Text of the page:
VIENNA (AP) — Austrian police urged Vienna residents Monday to be on heightened alert for suspicious objects and activities as they hunted for possible associates of a suspected Islamic radical who they say might have been planning a bomb attack.
A minor was among those questioned. Briefing reporters along with other senior law enforcement representatives, Konrad Kogler, Austria's top security official, described him as a 12-year old who had been in contact with the main suspect arrested Friday in his Vienna apartment. Kogler said the child was under supervision, without going into details.
Amid the search for suspects, Vienna Deputy Police Chief Karl Mahrer told reporters that the Austrian capital would remain under increased security alert until police were satisfied that any threat of potential attacks was banished
"Look instead of looking away," he urged Vienna residents, calling on them to immediately report anything unusual that could be linked to a terrorist strike.
Separately, Interior Minister Wolfgang Sobotka told state broadcaster ORF that the arrested suspect — a 17-year-old male — has said he supports the Islamic State group. Sobotka described the suspect as having a "real communications network" and as someone with "weight" in radical circles.
At a subsequent news conference, Sobotka said "several connecting lines" existed between the youth and other potential suspects in Austria and in Germany. He said the teenager had a "Salafistic background," adding that any attack plans he might have had appeared to have been still in the planning stage.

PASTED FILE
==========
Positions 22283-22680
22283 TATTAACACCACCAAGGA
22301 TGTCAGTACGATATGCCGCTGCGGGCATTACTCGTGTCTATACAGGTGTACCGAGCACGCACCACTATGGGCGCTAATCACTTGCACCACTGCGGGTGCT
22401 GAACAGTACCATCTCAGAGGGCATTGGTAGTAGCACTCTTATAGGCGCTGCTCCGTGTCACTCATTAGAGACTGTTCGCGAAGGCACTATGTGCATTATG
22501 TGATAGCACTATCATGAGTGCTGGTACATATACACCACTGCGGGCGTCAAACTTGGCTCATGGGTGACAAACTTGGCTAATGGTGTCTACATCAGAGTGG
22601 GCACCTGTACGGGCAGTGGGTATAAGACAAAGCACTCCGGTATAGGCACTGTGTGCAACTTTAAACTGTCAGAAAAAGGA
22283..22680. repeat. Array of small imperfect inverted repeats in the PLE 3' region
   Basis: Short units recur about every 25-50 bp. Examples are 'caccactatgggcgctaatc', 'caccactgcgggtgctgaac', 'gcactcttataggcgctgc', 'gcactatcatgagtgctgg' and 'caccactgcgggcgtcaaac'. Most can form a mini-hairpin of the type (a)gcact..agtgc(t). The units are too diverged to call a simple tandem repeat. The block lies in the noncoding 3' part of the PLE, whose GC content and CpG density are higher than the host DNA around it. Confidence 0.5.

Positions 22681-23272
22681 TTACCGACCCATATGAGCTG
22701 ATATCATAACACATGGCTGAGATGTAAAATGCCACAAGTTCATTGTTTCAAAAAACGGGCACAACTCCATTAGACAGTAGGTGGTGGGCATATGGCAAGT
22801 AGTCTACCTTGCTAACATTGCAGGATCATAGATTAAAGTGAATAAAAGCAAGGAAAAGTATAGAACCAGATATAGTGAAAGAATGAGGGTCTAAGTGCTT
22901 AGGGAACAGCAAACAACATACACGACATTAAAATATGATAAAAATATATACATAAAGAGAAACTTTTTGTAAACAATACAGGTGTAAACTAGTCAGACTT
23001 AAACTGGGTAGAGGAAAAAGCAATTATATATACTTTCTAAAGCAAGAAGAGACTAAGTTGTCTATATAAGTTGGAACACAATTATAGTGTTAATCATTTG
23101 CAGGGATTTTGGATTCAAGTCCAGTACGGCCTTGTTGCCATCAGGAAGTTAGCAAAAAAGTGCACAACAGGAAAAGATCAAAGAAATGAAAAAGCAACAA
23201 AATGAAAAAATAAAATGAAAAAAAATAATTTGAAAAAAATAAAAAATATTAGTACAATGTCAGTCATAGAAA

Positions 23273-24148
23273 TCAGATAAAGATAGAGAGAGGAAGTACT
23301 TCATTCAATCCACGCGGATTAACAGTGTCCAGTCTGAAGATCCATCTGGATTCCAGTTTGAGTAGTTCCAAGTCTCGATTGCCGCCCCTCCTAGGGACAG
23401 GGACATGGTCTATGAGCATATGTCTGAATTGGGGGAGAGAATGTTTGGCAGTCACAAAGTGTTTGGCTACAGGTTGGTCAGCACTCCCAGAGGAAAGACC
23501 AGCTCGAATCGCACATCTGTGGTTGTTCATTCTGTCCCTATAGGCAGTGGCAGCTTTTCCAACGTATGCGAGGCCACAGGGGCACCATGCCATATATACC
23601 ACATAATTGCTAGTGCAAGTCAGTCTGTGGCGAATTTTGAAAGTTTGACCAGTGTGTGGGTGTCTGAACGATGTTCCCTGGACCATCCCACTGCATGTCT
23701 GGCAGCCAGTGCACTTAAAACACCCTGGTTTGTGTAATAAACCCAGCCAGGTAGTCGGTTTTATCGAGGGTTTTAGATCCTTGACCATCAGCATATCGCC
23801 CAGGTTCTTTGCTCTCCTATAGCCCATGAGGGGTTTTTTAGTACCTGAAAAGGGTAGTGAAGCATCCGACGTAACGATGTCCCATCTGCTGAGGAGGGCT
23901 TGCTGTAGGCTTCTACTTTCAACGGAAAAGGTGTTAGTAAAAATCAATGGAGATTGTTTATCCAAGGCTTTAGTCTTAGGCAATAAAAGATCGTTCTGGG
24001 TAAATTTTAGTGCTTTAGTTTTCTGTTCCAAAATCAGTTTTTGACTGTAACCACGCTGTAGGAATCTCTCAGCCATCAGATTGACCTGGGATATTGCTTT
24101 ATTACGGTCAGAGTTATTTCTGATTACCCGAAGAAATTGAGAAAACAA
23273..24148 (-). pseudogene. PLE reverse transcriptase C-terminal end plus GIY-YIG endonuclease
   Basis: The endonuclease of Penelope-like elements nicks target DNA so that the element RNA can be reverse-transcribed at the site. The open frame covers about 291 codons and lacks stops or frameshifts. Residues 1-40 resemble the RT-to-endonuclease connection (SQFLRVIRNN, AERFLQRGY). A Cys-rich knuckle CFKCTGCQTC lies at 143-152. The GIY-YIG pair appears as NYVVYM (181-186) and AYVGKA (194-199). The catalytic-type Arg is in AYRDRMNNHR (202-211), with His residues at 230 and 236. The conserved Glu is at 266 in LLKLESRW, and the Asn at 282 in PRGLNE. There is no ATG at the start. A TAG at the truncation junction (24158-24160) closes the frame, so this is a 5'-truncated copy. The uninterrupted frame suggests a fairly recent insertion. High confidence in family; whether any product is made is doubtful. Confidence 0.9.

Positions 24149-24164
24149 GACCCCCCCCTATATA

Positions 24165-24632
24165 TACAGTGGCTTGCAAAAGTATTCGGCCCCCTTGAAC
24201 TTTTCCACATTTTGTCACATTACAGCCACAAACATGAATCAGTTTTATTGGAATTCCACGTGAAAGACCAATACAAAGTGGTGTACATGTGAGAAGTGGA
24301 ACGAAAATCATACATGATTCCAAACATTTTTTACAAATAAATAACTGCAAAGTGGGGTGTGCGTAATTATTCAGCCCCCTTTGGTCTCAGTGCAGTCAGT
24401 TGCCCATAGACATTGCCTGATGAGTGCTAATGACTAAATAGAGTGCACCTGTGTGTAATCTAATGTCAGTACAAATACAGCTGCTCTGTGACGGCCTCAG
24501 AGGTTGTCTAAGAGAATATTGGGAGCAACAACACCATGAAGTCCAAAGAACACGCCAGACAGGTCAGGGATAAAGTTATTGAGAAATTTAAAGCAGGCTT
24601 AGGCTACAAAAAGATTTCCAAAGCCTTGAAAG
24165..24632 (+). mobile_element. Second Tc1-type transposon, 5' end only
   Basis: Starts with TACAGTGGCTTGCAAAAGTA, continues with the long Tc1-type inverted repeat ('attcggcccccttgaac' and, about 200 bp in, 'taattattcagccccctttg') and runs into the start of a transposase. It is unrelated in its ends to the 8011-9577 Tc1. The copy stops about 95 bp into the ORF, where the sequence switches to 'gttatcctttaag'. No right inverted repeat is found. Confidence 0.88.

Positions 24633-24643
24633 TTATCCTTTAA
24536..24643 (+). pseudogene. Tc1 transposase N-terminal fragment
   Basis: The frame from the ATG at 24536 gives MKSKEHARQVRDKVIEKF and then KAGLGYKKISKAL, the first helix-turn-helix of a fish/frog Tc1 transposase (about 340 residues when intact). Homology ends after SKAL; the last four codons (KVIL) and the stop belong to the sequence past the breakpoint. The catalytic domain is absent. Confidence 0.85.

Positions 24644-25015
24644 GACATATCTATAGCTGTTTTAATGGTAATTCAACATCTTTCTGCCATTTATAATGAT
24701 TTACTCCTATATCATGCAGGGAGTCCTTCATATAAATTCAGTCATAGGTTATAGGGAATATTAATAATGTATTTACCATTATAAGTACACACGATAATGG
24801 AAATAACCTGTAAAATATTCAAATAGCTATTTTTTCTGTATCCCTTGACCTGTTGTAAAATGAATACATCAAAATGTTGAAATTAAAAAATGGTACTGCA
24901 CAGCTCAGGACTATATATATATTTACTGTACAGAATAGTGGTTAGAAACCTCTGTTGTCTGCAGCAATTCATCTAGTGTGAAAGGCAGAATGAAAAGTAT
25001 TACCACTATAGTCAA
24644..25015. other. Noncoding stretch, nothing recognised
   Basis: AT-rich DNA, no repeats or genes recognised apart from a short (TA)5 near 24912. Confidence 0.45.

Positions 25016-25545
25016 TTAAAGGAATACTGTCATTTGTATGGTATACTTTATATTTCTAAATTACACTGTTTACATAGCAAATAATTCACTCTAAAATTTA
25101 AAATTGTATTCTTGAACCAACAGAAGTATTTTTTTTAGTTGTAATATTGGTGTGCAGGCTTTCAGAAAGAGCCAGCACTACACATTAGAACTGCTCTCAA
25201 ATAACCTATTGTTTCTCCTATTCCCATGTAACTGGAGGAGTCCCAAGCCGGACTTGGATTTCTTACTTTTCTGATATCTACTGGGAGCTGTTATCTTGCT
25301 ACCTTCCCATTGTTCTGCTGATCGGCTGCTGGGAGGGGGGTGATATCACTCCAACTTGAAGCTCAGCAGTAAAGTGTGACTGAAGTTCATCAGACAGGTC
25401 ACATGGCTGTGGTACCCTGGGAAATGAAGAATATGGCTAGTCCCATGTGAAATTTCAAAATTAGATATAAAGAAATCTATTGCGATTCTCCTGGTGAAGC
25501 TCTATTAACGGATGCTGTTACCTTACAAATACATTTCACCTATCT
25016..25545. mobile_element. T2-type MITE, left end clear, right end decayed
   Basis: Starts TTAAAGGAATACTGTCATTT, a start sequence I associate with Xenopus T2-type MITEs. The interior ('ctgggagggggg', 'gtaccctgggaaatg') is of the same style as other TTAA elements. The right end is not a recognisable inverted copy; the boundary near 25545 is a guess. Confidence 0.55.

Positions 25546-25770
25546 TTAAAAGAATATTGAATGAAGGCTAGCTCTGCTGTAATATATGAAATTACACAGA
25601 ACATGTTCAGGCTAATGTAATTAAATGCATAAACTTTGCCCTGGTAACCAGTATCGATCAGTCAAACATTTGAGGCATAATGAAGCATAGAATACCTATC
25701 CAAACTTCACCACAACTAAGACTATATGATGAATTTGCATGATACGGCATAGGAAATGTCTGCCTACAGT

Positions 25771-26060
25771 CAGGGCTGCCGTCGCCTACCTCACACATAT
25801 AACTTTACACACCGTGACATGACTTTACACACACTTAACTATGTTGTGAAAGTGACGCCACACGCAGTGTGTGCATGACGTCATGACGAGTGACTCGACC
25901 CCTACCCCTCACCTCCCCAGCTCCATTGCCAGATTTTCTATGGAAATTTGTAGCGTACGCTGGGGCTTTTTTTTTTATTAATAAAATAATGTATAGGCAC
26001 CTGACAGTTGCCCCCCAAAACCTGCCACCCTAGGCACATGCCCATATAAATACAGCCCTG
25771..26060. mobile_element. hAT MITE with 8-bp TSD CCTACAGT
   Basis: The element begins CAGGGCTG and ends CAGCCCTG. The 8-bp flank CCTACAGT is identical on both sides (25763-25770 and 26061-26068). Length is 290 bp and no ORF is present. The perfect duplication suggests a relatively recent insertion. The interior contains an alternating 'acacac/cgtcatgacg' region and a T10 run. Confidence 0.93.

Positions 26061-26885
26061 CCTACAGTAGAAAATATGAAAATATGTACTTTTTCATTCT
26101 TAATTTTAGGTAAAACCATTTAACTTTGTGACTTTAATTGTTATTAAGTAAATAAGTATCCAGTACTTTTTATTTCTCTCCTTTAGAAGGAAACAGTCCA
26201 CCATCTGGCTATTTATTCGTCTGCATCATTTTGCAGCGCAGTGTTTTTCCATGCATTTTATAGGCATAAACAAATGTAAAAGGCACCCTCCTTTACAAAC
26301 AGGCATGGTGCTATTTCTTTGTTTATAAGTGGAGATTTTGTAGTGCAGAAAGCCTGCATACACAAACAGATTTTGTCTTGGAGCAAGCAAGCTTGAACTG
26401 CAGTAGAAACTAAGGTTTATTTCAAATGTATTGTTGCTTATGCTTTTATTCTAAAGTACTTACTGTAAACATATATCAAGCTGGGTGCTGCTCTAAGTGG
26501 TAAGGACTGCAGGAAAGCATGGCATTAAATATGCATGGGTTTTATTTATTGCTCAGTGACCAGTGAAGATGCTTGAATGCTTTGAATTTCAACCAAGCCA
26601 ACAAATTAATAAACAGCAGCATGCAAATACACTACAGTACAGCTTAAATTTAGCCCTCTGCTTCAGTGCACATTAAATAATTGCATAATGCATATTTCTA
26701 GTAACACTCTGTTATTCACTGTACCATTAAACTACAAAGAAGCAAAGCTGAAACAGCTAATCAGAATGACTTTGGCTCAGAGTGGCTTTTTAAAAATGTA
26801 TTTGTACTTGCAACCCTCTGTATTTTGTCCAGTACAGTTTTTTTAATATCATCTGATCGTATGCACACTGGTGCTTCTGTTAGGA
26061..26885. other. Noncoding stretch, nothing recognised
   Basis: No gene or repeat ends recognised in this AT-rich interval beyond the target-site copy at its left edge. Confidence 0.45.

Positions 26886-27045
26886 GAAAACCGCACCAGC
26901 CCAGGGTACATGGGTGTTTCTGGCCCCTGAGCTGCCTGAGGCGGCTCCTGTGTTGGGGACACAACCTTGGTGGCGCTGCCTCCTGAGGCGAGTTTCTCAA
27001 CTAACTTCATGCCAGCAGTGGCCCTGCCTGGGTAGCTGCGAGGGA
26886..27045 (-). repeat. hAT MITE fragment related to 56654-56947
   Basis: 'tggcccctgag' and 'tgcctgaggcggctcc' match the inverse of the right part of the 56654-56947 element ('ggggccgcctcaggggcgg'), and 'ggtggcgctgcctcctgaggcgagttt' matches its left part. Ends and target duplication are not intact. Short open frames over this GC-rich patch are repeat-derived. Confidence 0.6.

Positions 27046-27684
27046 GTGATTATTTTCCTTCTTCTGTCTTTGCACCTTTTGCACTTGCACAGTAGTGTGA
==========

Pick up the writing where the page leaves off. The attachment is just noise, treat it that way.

A SWAT team made the arrest after what police said was a tip from a "foreign intelligence service." The youth was not identified due to Austrian privacy laws, but Interior Ministry spokesman Karl-Heinz Grundboeck said the suspect is believed to be in contact with radical "Albanian-Islamist" circles.
Another suspect thought linked to the teenager arrested in Austria was in German custody after his detention Saturday.
German news agency dpa said law enforcement officials suspected the 21-year-old of helping the Austrian plan an attack and experimenting with making explosives in the German suspect's apartment in the city of Neuss. It cited them as saying, however, that no weapons or explosives were found in a search of his apartment at the time of his arrest.
Austrian authorities said after they detained their suspect that he may have been close to carrying out an attack, with the city's subway line a potential target.
Sobotka said there were no indications that he had "concrete" plans. But the decision to indefinitely increase the presence of Vienna police at train stations and other frequented areas indicated continued concerns about what Kogler described as a "potential danger situation."
This story has been corrected to show that the minor's age was 12.